Dental materials in general are tested in different animal models prior to the clinical use in humans, except for bleaching agents. Objectives To evaluate an experimental rat model for comparative studies of bleaching agents, by investigating the influence of different concentrations and application times of H2O2 gel in the pulp tissue during in-office bleaching of rats' vital teeth. Material and Methods The right and left maxillary molars of 50 Wistar rats were bleached with 20% and 35% H2O2 gels, respectively, for 5, 10, 15, 30, or 45 min (n=10 rats/group). Ten animals were untreated (control). The rats were killed after 2 or 30 days, and the maxillae were examined by light microscopy. Inflammation was evaluated through histomorphometric analysis with inflammatory cell count in the coronal and radicular thirds of the pulp. Fibroblasts were also counted. Scores were attributed to odontoblastic layer and vascular changes. Tertiary dentin area and pulp chamber central area were measured histomorphometrically. Data were compared by analysis of variance and Kruskal-Wallis test (p<0.05). Results After 2 days, the amount of inflammatory cells increased in the coronal pulp occlusal third up to the 15-min application groups of each bleaching gel. In the groups exposed to each concentration for 30 and 45 min, the number of inflammatory cells decreased along with the appearance of necrotic areas. After 30 days, reduction on the pulp chamber central area and enlargement of the tertiary dentin area were observed, without the detection of inflammation areas. Conclusion The rat model of extracoronal bleaching showed to be adequate for studies of bleaching protocols, as it was possible to observe alterations in the pulp tissues and tooth structure caused by different concentrations and application periods of bleaching agents.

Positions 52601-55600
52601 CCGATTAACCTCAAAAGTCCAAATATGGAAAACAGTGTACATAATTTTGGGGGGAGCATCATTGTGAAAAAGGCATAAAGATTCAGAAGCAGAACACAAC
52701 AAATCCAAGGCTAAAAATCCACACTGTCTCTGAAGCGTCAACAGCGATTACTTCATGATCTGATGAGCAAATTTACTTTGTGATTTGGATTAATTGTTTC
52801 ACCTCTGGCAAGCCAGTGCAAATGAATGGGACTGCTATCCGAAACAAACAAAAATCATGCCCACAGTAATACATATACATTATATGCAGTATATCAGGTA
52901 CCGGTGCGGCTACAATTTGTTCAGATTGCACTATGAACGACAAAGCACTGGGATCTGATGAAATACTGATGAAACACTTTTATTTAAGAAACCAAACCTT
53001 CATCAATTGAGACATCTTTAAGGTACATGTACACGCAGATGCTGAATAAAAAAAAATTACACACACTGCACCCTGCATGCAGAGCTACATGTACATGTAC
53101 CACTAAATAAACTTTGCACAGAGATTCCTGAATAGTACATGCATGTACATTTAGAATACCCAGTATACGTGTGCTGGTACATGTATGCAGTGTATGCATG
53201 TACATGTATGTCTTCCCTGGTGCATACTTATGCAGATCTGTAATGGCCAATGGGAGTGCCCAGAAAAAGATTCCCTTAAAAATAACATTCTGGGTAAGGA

No MeSH data available.


Related in: MedlinePlus